A fun Union Roundup fact as the Merry Month of May gets underway: Did you know that our September “Labor Day” was likely started as a “safer” alternative to “International Workers’ Day,” which falls on that “May Day” — the 1st of the month — that just passed?
As National Geographic tells it, May Day, “now observed in countries across the world, …actually originated in the U.S. on May 1, 1886, in what came to be known as the Haymarket Riot.” Originally sparked by demands for an eight-hour day (think of that coming to pass in Hollywood!), the rioting went on ‘til May 4, when a bomb erupted, killing both policemen and protestors. To this day, no one is sure whose bomb it was.
After May 1 was adopted by French Socialists as a day of commemoration for workers everywhere, fear of Haymarket’s tolls and troublemaking remaining overly fresh in the minds of those organizing the still-nascent American labor movement was itself fresh in the minds of various industrial barons — and President Grover Cleveland. Again, per NG, “historian Charles Tilly writes that U.S. President Grover Cleveland feared May Day ‘would become a memorial to the Haymarket radicals.’ He pressed state legislatures to select the September date instead. By 1894, about half of U.S. states had adopted Labor Day.”
So if you had a picnic this past Sunday, it’s doubtful it was because you were thinking of the likes of [IWW leader] Big Bill Haywood as you passed around the bologna sandwiches.
And indeed, in what might be deemed a historical slap in the face to those workers who originally prompted September’s alternative to May, modern-day employees at a second Amazon warehouse in Staten Island, have just as of yesterday voted down a chance to become the second organized warehouse in the massively growing on-and-offline state of digital Amazonia.
As The Verge reported, the “LDJ5 facility in Staten Island, New York has voted against organizing with the Amazon Labor Union at a count of 618 nos to 380 yeses.” This is in contrast to their fellow warehouse workers at the island’s JFK8 facility, which became the first such facility to become unionized with a precedent-setting vote last month.
But based on this latest result, was that act of defiance more of an anomaly than a precedent?
The Verge article notes that “the fight to unionize LDJ5 will likely not end here. At another Amazon facility in Bessemer, Alabama, the Retail, Wholesale and Department Store Union successfully lobbied the NLRB (which oversees the votes) to hold another election, alleging that Amazon had interfered. While the votes tallied in the redo signaled a loss for the union, a high number of contested ballots means nothing is final yet. The RWDSU has already submitted a complaint accusing Amazon of interfering in the second Bessemer vote.”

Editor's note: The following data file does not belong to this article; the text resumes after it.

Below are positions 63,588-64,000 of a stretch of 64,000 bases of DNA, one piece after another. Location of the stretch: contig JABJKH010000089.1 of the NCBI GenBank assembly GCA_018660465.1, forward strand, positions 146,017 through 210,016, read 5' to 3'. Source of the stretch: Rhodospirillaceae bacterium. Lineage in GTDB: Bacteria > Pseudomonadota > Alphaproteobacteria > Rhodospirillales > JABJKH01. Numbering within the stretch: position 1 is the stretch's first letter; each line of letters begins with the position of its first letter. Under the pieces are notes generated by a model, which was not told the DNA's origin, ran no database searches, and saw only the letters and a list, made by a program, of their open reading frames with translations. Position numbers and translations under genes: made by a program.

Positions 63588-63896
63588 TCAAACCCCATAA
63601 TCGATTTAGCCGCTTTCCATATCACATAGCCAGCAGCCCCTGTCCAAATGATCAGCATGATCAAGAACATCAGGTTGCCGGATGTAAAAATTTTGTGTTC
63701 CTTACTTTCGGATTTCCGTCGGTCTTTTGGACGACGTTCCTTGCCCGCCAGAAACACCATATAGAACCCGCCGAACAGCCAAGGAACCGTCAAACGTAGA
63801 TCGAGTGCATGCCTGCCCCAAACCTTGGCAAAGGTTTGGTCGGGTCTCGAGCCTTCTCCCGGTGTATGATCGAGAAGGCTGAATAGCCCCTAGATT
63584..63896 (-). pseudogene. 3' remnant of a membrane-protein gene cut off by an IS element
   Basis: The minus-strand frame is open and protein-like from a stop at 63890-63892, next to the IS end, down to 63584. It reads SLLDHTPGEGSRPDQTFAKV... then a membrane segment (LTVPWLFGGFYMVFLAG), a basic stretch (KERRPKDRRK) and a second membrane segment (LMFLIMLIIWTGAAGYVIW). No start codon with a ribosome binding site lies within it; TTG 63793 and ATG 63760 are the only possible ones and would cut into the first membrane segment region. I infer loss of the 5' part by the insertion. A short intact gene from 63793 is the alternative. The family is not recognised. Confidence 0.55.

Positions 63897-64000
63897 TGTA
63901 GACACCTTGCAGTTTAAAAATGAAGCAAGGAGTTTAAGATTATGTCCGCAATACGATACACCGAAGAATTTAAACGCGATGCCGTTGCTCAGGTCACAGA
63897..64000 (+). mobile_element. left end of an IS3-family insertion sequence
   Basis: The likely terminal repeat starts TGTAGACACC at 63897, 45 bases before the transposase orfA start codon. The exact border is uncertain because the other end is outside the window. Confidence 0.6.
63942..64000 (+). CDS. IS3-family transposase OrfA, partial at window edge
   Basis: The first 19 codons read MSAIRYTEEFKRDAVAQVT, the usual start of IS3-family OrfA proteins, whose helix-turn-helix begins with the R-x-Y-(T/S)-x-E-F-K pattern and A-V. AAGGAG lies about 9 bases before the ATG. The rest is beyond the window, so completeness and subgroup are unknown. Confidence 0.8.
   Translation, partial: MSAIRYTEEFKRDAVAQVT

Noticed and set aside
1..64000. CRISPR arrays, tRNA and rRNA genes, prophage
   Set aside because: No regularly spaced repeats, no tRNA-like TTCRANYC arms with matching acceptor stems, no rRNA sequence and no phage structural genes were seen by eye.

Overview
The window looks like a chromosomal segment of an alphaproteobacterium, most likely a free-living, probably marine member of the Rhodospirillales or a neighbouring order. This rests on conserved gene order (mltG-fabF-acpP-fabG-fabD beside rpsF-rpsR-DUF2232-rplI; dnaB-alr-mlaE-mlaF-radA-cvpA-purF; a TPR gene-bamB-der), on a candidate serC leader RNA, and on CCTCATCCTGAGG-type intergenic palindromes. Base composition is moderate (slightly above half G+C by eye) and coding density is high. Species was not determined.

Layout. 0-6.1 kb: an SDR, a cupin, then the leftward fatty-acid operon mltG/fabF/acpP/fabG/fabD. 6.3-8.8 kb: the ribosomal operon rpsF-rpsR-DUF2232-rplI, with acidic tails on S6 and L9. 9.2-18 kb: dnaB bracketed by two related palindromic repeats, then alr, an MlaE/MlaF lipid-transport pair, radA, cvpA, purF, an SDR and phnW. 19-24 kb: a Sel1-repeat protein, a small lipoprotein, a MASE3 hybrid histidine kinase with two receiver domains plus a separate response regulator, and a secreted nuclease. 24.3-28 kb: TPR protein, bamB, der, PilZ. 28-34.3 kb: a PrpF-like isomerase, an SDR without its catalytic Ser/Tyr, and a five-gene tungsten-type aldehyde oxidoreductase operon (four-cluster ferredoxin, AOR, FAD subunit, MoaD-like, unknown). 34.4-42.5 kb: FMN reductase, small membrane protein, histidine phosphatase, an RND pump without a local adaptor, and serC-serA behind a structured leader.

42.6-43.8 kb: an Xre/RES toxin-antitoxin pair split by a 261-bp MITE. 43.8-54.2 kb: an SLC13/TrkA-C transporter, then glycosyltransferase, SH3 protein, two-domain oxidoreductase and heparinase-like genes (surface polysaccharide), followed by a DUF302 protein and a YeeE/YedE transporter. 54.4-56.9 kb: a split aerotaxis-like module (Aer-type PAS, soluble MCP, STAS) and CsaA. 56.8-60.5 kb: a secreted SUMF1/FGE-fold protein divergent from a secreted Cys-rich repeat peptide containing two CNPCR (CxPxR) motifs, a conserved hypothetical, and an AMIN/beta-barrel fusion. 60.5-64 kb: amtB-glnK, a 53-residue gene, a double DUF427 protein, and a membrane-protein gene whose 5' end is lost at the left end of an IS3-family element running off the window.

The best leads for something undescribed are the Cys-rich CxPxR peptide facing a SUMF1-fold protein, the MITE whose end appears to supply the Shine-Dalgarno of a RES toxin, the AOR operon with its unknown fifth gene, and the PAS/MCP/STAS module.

Which is exactly the same thing Amazon is accusing the ALU — Amazon Labor Union — of doing in its one so-far successful vote, as the behemoth retailer seeks to have that election re-done as well.
It may be worth noting that the workers in Bessemer have the support of the RWDSU, a union affiliated with the United Food and Commercial Workers, and thus, the same AFL-CIO with which most film biz locals are allied.
RWDSU’s opposition is said to have been partly responsible for Amazon pulling out of a proposed headquarters construction project in Queens a couple of years prior, though there was a whole coalition that opposed that particular Bezos building.
But speaking of “coalitions,” the lone successful local on Staten Island, the ALU, is so far not part of one, remaining unaffiliated with the AFL-CIO. As surmised in previous columns, this brings up the question of what kind of larger pressures might be brought to bear on Amazon, should, for example, the ALU be decertified at the one warehouse they’re in now, or even if they should call for a strike.
What contradictions might arise for all those AFL-CIO-connected film and TV workers, who keep supplying the “content” fueling so much of Amazon’s online presence and growth? Well, certainly those contradictions would be at a different level if the ALU was perceived as a standalone union during any kind of labor crunch or action.
None of these increasingly complex labor alliances have been tested yet, and who knows if they ever will.
But it does seem certain that one thing that society’s owners and managers no longer have to worry about, as did their late 19th and early 20th century counterparts, is the idea of a widespread general workers strike. Employees, after all, are siloed off from each other even within the same company, so the prospects of more widespread organizing would seem remote, regardless of how digitally interdependent the world has grown.
So the verdict is still out on whether Staten Island’s one unionized warehouse stays a novelty, or yet sparks a grudgingly developed trend.
See you in a week, when we’re back mulling even more trends and tea leaves.
Mark London Williams is a BTL alum who currently covers Hollywood, its contents and discontents, in his recurring “Across the Pond” dispatch for British Cinematographer magazine, contributes to other showbiz and production-minded sites, and musters out the occasional zombie, pandemic-themed, or demon-tinged book and script, causing an increased blurring in terms of what still feels like “fiction.”